Cool. I actually kind of dig that at around 500, but one of my favorite tutorials is from Dave Pensado, and he talks about mixing a vocal, and the sweet spot kind of being around that 1-2 kHz region, where he’ll take a bell and boost the EQ around 1 kHz, and he’ll kind of search between 800, kind of scoop up a little bit to 2 kHz.

Find a sweet spot where the vocal’s sounding really nice, and he’ll boost it three, four dB, whatever it takes. Then he’ll cut a little bit on either side of it to further accentuate the frequency that he’s boosting.

Well, this plug-in comes with a focus parameter, where you can take the 1 kHz region, and you can use what they’ve described – Butch has kind of said it’s like a multi-band EQ and compression going on, but just in the 1 kHz region in parallel, or two.

So, it’s quick look at does 1 kHz sound better than two? Does it fit better in the song with one or two, and then you’re rocking and rolling. You’re moving on to other things.

So, let’s take a listen at what that’s doing off, and then I’ll pull in 1 kHz, and then 2 kHz. Let’s see what happens.

[song plays]

Okay. So I did that quickly. Now, what I’m going to do is have it off for just about this whole first section, and then when we go to this second half, I’m going to go to 1 kHz, and then at the turn, I’ll put it at focus #2.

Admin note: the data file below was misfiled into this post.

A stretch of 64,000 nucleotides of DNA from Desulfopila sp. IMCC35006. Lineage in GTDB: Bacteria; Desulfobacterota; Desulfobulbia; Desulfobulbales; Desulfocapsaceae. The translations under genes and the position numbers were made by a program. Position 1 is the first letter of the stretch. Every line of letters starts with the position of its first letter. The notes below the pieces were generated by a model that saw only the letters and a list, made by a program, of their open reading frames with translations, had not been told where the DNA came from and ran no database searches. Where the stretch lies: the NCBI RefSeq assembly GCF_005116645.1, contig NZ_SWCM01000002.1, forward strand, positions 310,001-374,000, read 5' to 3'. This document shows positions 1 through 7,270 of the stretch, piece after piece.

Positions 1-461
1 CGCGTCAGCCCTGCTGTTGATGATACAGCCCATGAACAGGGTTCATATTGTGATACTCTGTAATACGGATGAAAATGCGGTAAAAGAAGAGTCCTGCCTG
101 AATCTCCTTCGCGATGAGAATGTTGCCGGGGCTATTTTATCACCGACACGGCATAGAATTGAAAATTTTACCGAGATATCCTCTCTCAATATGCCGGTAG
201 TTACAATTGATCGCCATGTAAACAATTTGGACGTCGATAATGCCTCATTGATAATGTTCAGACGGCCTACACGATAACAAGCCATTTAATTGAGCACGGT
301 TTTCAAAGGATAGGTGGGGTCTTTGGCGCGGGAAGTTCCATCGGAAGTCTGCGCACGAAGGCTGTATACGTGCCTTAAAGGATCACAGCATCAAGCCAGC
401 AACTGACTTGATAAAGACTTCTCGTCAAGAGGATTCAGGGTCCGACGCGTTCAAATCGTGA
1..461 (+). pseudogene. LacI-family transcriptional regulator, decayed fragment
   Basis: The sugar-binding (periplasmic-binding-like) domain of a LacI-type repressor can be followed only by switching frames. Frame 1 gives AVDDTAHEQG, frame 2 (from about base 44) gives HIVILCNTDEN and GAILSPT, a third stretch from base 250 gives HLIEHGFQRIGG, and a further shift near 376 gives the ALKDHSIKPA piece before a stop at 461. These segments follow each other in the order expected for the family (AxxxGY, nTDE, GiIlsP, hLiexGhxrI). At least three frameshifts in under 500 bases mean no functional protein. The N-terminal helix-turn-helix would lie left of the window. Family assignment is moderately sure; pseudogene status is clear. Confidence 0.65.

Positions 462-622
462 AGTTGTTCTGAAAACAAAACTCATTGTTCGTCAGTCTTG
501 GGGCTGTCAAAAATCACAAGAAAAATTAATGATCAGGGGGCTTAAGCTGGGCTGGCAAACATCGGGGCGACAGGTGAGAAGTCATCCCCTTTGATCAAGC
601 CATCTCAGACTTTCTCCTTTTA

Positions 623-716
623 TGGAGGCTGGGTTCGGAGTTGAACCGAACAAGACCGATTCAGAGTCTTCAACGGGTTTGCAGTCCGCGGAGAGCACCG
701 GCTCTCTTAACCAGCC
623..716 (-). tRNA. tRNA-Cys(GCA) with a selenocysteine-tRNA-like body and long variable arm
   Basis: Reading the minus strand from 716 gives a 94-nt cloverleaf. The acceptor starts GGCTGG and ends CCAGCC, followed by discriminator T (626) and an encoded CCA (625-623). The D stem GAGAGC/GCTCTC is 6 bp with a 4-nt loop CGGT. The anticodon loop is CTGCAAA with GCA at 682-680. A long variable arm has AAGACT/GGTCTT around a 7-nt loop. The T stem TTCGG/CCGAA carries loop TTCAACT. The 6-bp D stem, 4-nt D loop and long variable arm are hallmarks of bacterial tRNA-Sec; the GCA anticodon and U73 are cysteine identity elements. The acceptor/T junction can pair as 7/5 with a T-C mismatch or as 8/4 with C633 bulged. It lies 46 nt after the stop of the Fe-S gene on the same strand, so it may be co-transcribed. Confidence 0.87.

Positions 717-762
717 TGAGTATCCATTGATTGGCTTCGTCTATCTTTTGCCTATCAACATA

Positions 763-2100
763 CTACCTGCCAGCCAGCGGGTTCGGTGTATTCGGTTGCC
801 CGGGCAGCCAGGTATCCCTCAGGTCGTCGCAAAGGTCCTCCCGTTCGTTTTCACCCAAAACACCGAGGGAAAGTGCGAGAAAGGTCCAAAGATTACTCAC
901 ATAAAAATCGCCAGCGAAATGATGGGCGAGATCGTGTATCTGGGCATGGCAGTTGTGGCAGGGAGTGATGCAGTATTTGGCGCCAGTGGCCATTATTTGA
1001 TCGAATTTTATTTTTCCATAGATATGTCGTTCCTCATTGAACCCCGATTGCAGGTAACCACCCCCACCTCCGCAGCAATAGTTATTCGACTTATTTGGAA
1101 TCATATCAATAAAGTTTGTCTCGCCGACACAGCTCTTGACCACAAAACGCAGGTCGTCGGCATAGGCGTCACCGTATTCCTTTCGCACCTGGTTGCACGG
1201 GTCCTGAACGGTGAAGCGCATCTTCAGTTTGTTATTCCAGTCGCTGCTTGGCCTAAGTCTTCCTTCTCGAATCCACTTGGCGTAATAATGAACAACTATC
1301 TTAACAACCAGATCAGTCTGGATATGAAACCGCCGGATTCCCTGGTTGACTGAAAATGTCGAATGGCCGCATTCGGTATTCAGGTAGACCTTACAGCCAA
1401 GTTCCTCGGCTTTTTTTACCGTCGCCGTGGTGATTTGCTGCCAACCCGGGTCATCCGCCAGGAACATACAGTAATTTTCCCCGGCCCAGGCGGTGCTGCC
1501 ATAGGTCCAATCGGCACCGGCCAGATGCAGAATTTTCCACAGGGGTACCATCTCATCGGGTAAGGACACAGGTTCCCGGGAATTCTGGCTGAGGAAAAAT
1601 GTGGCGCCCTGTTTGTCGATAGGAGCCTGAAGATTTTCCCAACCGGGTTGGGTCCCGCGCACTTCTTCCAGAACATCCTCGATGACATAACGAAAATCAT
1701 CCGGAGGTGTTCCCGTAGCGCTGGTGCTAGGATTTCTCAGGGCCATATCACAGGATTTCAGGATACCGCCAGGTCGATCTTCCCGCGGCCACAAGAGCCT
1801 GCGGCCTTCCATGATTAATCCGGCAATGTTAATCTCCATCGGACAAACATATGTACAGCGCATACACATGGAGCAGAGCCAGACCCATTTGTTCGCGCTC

[song plays]

Pretty cool, right? I think I dig one. It’s a little bit pushy for me, so I think I’m just going to back off the output a little bit, and compensate for that extra gain in the 1

kHz region. So let’s see what that sounds like.

[song plays]

Okay, now here’s where when we were looking at the A/B before, I felt like I could use a little bit more compression, and maybe even a limiter, and by pushing this compress knob all the way up to 100, I get that. So, let me back off a bit, and then I’m going to engage going to 100 after the first half.

[song plays]

Yeah, so definitely in your face. When you push it to 100, you maybe want to keep an eye on the input, and make sure that your input is driving. They’ve got this meter up here with all of their signature series plugins, where if you push it too hard, it’ll go from green, to yellow, to red, so you can see.

Hey, break the rules by all means. Push your sound in if you like what it’s doing when you push it to red, but that’s there as kind of a gauge so you can keep yourself in check with how the things are working behind the scenes.

So, that’s kind of a quick look at what this plug-in can do. One more time, let me do the walkthrough with the effects, because these add some gain, and so I’ll probably back off the output, and then we’re going to break into part two, where I’m going to kind of walk you through the processing of saturation, EQ, and some of that stuff without this plugin, but with your stock and free plugins.

So, one more time. Here’s this on our way out, and we’ll catch you in part two.

David Glenn

David Glenn

David Glenn is a producer/engineer/musician based out of Orlando, FL. Credits include: Pablo Villatoro, Blanca Callahan (Group 1 Crew), Aimee Allen, and more. Learn more and get in touch at davidglennrecording.com.